The Sacrifice of Polyxena, 1754
The Sacrifice of Polyxena, 1754
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Oil on canvas; 28 ½ by 21 in; 72.5 x 53.5 cm; signed; held in a giltwood 18th century "Palladian"frame
Provenance: Thomas Worlidge, the artist's sale "conducted by Mr. Langford at his house in the Great Piazza, Covent Garden" April 5th 1754, lot 70, sold £3.3s
Literature : A catalogue of a collection of pictures : painted by Mr. Worlidge, Of Covent-Garden, 1754
This intriguing painting directly follows Giovanni Baptistta Pittoni’s compositon of “The Sacrifice of Polyxena” which is now in the Walters Art Museum, Baltimore, USA. It appears to be so precise in that regard, even to the size of the canvas and the exact colours used, that we can assume Worlidge must have seen it before undertaking this version. Pittoni himself appears to have liked the subject matter and executed several versions, which all differ from each other whether it be in compositional structure or size. The Walters version has a provenance which dates back to only c.1900, and as we know Worlidge did not travel from Britain it is clear he made this copy whilst it was in an English collection, no doubt purchased by a nobleman in Italy travelling on the Grand Tour.
Pittoni’s versions are generally accepted as having been completed in the early 1730s, while this version by Worlidge is listed in the catalogue of his paintings for sale by auction in April 1754. It is an interesting addition to his known works having only re-surfaced recently and emphasizes the painter’s diversity and keenness to study works by his continental contemporaries and the Old Masters.
Thomas Worlidge was born in Peterborough, the son of Richard Worlidge, a lawyer. He received his earliest artistic training from the Genoese émigré Alessandro Grimaldi and from the engraver Louis-Philippe Boitard. His enthusiasm for the work of Rembrandt, which was shared by a number of influential artists and collectors in mid-eighteenth-century England, became a dominant force in his life and work. This can most obviously be seen in his own engraved works but can also be detected in some of the lighting effects in his oil portraits.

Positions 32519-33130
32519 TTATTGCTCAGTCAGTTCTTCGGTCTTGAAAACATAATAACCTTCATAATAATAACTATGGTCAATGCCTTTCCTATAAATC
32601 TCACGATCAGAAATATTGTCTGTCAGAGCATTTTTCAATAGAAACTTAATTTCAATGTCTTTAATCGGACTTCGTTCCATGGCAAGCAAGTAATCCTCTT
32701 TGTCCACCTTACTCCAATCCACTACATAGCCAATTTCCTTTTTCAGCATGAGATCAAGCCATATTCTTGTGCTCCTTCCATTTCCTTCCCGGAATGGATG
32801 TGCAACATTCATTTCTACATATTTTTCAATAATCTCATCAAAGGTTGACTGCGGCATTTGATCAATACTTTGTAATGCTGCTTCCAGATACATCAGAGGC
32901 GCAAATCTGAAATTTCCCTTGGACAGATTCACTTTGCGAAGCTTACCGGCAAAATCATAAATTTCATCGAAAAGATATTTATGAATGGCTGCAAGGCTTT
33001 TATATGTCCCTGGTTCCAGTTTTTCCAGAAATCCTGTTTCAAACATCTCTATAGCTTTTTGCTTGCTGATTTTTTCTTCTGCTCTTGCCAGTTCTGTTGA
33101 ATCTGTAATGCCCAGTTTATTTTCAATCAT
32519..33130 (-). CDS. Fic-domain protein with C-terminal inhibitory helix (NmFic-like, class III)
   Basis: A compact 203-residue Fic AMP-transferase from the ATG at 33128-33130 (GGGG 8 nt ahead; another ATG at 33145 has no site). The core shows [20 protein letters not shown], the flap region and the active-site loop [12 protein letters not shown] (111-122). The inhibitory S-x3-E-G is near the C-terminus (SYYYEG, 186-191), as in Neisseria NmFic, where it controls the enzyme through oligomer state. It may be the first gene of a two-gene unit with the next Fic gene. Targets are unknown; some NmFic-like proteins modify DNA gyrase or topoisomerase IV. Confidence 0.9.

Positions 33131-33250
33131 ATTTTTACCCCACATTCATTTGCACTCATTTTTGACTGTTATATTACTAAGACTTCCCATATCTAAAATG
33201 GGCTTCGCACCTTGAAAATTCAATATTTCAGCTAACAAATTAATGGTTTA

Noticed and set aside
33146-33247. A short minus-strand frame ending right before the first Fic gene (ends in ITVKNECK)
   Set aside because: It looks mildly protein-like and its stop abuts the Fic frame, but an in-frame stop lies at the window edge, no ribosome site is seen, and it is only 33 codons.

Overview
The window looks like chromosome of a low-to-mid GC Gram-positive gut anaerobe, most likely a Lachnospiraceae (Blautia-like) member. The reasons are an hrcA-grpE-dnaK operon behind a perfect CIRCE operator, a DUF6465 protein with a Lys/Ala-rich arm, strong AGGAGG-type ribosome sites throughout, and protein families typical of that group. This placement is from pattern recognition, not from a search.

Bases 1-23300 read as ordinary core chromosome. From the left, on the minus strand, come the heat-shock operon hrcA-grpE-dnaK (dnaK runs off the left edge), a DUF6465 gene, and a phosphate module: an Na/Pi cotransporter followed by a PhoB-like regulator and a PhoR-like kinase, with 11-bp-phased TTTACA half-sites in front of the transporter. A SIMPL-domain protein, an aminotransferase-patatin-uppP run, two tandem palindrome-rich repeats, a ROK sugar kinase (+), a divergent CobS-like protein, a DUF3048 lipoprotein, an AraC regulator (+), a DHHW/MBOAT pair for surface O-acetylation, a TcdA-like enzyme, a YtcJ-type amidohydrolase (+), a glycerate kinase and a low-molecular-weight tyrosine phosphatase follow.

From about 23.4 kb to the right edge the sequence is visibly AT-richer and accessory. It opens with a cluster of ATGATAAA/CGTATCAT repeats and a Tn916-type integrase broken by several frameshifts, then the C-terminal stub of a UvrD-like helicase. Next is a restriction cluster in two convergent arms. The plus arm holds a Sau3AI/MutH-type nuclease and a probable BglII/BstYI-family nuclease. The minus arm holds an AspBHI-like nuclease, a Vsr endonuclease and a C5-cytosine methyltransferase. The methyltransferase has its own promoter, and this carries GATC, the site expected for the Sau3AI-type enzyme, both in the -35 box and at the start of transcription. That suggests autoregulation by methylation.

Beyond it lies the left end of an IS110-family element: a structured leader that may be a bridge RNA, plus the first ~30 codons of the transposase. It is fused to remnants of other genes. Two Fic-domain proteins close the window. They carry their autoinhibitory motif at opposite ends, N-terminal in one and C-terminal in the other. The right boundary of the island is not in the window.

Polyxena, with whom Achilles fell in love, was the younger daughter of Priam and Hecuba, the king and queen of Troy. She was partly responsible for Achilles’ death, having promised him her hand if he raised the siege on the city, a false promise and a trap that would bring about his death. Following Polyxena’s wishes, Achilles came to make a sacrifice to Apollo, at which point Polyxena’s brother Paris shot an arrow into Achilles’ heel, his only vulnerable point, inflicting a fatal wound on the hero. After Achilles’ death his spirit presented itself to his son Neoptolomus and exhorted him to sacrifice Polyxena in the place where his tomb had been erected and as part of the spoils of war. The episode is related by Ovid in the Metamorphoses (Book XIII) in which the angry Achilles berates the Greeks for not having made a sacrifice to him on his death, for which reason he demands the sacrifice of Polyxena. The young woman was “snatched from the arms of her mother and led to Achilles’ tomb” where “preferring death to slavery she urged Neoptolomus to swiftly plunge the knife into her throat”.